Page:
Since many of us feel anxious or down more often than usual right now, it might be hard to gauge whether you really need to seek help. But you don’t have to be completely melting down to consider reaching out. “The benefits of therapy go beyond someone in crisis,” Cirbus says.

That said, there is one clear barometer: “Right now, a good gauge of when to seek out treatment with a professional is when you don’t feel any respite between ‘bad’ days,” she says. “It’s normal to have highs and lows right now. Things are not normal and, for many of us, our lives have been turned upside-down.”

It’s time to find someone to talk to if those feelings are ongoing. “When we feel symptoms of anxiety or depression that don’t go away, or we’re having difficulty functioning in daily tasks, can’t concentrate, and don’t feel we’re getting any moments of comfort or joy, these are signs it may be time to reach out for professional help,” Cirbus says.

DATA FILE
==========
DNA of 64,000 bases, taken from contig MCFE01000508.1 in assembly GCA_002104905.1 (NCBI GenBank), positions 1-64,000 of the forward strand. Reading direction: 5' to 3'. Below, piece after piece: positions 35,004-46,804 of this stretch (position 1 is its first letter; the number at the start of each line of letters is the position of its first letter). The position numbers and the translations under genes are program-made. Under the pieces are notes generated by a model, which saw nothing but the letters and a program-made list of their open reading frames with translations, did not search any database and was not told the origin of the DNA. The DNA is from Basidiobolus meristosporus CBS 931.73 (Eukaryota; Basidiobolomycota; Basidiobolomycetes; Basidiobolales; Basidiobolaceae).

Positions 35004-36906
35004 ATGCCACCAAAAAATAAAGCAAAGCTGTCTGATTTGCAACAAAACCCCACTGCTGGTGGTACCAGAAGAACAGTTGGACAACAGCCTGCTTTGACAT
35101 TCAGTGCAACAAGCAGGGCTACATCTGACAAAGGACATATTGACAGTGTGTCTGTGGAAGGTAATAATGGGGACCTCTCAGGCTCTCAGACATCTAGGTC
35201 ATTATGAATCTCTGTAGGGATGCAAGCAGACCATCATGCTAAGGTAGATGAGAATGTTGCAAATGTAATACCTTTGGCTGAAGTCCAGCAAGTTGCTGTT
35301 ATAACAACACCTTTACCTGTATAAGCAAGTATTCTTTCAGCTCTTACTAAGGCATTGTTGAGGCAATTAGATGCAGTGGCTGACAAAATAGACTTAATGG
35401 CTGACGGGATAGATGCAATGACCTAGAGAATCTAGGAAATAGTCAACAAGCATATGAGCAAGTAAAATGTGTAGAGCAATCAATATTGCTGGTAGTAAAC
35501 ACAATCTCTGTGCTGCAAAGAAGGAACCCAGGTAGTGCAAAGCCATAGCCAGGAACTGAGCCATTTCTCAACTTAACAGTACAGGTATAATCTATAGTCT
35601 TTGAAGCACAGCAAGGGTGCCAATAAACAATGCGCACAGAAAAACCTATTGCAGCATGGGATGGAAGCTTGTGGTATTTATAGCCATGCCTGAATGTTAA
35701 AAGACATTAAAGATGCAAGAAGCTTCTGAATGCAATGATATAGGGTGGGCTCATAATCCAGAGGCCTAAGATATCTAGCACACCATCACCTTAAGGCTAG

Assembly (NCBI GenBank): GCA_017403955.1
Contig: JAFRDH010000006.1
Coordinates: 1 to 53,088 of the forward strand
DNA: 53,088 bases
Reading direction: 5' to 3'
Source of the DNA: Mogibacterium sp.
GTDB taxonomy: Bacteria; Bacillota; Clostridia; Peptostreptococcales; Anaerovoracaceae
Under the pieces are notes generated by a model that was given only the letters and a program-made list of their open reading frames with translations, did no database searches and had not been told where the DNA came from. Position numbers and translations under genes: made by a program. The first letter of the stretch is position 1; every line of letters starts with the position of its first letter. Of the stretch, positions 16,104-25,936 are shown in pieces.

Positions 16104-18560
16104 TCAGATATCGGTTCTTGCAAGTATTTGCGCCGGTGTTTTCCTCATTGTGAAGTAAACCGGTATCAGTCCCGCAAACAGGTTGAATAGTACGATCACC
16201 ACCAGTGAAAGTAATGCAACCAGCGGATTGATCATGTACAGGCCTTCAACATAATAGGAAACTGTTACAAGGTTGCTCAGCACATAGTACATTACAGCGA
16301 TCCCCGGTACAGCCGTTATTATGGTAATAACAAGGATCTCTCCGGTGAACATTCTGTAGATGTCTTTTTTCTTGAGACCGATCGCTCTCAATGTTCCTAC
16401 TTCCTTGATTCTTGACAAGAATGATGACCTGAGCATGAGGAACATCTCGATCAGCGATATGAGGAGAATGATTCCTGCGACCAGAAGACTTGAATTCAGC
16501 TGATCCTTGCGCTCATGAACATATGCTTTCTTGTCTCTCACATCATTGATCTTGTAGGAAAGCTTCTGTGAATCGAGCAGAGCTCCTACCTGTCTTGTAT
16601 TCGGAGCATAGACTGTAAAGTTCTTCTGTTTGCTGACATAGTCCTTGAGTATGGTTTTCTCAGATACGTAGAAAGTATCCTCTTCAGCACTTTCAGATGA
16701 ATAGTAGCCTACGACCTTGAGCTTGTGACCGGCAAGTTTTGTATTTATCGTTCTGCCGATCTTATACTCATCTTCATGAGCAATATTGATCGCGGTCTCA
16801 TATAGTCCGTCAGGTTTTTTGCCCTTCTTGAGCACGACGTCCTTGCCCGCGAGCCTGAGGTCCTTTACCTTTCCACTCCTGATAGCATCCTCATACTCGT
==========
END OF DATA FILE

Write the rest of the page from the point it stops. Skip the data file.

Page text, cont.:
Are There Alternatives to Virtual Talk Therapy?

In what I’ve come to call “real life,” which is just life that involves touching people outside of your “bubble” and, I don’t know, going to Pilates, talk therapy can be great. But since everything is virtual now, that means therapy is, too—and that’s particularly unpalatable for some. But there are alternatives.

For example, though Talkspace therapists offer video calls, the primary method of communication is through text messages, video messages, audio messages, and pictures that you can send 24/7. It can be especially helpful for those who might benefit from an unconventional approach.

“Messaging therapy is an exchange of messages throughout the day between the therapist and client,” Cirbus says. “As a provider, I explain it by framing it as an ongoing therapeutic conversation.”

The steady flow of communication is part of the process. “Conversations look different at different points in treatment, but the ongoing connection within a safe space is where the significance lies,” she says. “The therapy ‘room’ is a space for reflection, vulnerability, and sharing that truly opens up the pathways for healing.”

And instead of just meeting your therapist once a week, you develop an ongoing vernacular. Plus, your therapist can put some thought into their responses. “Therapists can read their clients’ thoughts and expressions, spend time reflecting on what they want to say and in what way, and then respond back,” Cirbus says.